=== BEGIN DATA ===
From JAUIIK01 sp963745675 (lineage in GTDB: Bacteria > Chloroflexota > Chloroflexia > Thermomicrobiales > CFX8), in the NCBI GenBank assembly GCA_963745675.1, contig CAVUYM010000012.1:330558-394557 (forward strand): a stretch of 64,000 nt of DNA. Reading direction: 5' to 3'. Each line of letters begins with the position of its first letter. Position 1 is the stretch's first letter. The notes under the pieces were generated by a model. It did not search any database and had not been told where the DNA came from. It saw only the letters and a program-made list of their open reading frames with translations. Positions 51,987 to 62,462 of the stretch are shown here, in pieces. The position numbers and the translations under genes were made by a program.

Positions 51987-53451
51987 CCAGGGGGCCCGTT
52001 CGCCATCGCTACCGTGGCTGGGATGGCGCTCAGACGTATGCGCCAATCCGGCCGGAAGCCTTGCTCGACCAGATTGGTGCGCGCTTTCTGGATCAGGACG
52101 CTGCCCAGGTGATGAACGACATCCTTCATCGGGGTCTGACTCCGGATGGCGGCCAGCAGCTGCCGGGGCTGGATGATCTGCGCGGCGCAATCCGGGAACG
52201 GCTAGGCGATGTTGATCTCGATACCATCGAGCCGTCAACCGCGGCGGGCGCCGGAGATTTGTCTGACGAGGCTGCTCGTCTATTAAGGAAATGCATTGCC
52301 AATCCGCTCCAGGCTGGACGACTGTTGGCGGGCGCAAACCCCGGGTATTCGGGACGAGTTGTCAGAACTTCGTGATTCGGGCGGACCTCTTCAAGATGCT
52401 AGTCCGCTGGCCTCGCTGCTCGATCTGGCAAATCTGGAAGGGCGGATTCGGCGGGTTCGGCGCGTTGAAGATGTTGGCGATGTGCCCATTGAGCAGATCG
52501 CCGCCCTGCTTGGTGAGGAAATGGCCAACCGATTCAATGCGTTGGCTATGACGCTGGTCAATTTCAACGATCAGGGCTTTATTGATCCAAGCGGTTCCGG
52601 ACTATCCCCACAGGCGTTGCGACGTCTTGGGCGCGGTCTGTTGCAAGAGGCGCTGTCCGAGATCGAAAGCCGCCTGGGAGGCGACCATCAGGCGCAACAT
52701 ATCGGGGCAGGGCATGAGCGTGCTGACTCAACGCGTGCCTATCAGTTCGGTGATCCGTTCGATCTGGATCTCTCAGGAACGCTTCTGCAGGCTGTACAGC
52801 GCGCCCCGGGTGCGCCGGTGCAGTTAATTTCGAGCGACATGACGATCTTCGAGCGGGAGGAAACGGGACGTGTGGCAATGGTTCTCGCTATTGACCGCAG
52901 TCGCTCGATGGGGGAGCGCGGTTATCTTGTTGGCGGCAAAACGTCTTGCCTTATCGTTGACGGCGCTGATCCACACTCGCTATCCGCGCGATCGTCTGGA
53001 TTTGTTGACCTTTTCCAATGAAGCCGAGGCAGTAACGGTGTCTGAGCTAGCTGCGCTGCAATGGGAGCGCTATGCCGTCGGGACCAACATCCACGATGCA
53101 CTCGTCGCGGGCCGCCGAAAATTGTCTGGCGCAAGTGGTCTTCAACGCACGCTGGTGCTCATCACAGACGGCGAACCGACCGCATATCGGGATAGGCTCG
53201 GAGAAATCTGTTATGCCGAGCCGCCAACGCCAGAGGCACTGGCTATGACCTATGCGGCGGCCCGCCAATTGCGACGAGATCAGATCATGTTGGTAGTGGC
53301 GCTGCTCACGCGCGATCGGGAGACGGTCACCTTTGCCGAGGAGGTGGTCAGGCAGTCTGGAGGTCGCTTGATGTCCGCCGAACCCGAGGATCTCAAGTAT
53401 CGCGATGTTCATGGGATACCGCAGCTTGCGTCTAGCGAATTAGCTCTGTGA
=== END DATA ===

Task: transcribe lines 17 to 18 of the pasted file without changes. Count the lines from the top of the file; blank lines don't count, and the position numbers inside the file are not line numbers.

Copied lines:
53301 GCTGCTCACGCGCGATCGGGAGACGGTCACCTTTGCCGAGGAGGTGGTCAGGCAGTCTGGAGGTCGCTTGATGTCCGCCGAACCCGAGGATCTCAAGTAT
53401 CGCGATGTTCATGGGATACCGCAGCTTGCGTCTAGCGAATTAGCTCTGTGA